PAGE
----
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Gold & Precious Metals

What History Says for Gold Stocks in 2018-2019

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Posted by Jordan Roy Byrne - The Daily Gold

on Tuesday, 21 November 2017 06:06

It has been a while since we’ve applied historical analysis to the precious metals sector. It is something we really enjoy as history can help define and contextualize current trends and help us spot opportunities. Back in March of this year we noted that the gold stocks could be following the path of recovery of housing stocks since their 2009 bottom. Recently, James Flanagan of Gann Global Financial has produced some excellent videos discussing some historical comparisons that are quite relevant to the gold stocks at present. We saw his videos, remembered our housing analog and wanted to take it a step further. What was the path of recovery of markets following mega bear markets?

We define a mega bear market as at least an 80% decline that lasted roughly three to four years. The image below highlights the data we’ve compiled. Some of the bears are only two years long but they follow the general recovery path. That consists of a very strong initial rebound that lasts six to twelve months which is followed by a correction and consolidation which usually lasts 18 months to two years. Then, the market begins its next impulsive advance.

MegaBearRecoveries

Next we will look at the three best fits to the gold stocks at present. 

The housing stocks may be the best analog. They lost 81% during a bear market which lasted nearly four years. Then they recovered 137% before correcting 42% over 18 months. Over the next 18 months (from the 2011 low to 2013), the housing stocks gained 177%



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Gold & Precious Metals

Gold Consolidates & Uranium Blasts Higher

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Posted by Morris Hubbartt - Super Force Signals

on Friday, 17 November 2017 06:12

Today's videos and charts (double click to enlarge):
 

SFS Key Charts & Video Update

w1



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Gold & Precious Metals

Two-Thirds Of The Top Primary Silver Miners Suffered Production Declines In 2017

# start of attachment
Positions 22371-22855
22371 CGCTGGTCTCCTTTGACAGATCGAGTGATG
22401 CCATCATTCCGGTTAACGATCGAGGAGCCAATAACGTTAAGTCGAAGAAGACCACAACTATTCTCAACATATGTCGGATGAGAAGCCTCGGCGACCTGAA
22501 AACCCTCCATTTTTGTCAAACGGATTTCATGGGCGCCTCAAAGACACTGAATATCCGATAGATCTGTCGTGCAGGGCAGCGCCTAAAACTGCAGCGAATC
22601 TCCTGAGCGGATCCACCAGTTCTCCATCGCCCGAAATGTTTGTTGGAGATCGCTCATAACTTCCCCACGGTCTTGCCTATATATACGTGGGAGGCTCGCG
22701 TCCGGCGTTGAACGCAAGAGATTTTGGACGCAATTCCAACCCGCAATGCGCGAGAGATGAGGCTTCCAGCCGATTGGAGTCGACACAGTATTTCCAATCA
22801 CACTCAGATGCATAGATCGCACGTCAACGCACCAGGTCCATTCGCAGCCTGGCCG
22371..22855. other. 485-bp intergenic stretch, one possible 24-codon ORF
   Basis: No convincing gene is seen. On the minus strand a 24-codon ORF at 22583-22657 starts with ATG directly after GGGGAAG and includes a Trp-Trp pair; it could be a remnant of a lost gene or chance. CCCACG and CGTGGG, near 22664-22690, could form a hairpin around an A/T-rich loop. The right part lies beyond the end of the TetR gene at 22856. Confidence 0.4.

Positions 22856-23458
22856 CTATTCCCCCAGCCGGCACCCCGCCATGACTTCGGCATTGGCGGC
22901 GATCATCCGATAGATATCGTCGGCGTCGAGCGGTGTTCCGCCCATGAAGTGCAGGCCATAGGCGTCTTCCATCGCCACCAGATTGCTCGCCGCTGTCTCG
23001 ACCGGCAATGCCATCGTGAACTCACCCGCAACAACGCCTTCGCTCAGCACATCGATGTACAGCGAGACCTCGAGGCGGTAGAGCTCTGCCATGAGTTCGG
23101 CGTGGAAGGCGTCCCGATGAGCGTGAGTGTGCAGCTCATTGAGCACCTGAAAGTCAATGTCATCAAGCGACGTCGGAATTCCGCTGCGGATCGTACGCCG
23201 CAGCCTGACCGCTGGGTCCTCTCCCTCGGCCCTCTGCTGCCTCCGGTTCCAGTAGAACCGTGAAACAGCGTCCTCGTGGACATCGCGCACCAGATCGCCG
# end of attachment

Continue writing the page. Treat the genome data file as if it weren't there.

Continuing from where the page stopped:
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Posted by Steve St. Angelo

on Thursday, 16 November 2017 06:40

It has been a rough year for many primary silver miners as two-thirds have suffered declines in production.  Also, many high ranking silver producing countries are also experiencing a pronounced reduction in their domestic silver mine supply.  According to the data put out by World Metal Statistics, Chile’s silver production is down 20% in the first eight months of the year, while Australia is down 19%, Mexico declined 2% and Peru lower by 1%.

The Silver Institute will be releasing their 2017 Silver Interim Report shortly which will provide an update on current silver production and forecasts for the remainder of the year.  However, I believe global silver production will take a big hit this year due to several factors including, falling ore grades, mine closures, and strikes at various projects.

For example, Tahoe Resources was forced to shut down its Guatemalan Escobal Mine in July due to a temporary suspension of its operating license by the country’s Supreme Court.  However, even after the Guatemalan Supreme Court reinstated Tahoe Resources Escobal Mine’s license in early September, an ongoing road blockade has hampered the ability of the project to continue mining.  Regardless, Tahoe’s silver production declined a stunning 6.7 million oz Q1-Q3 2017 versus the same period last year.

Now, on the other hand, silver production at Fresnillo’s operations in Mexico jumped by nearly six million oz during the first three-quarters of 2017 primarily due to the start-up of its San Julian Mine phase II expansion and a ramp-up of its phase I: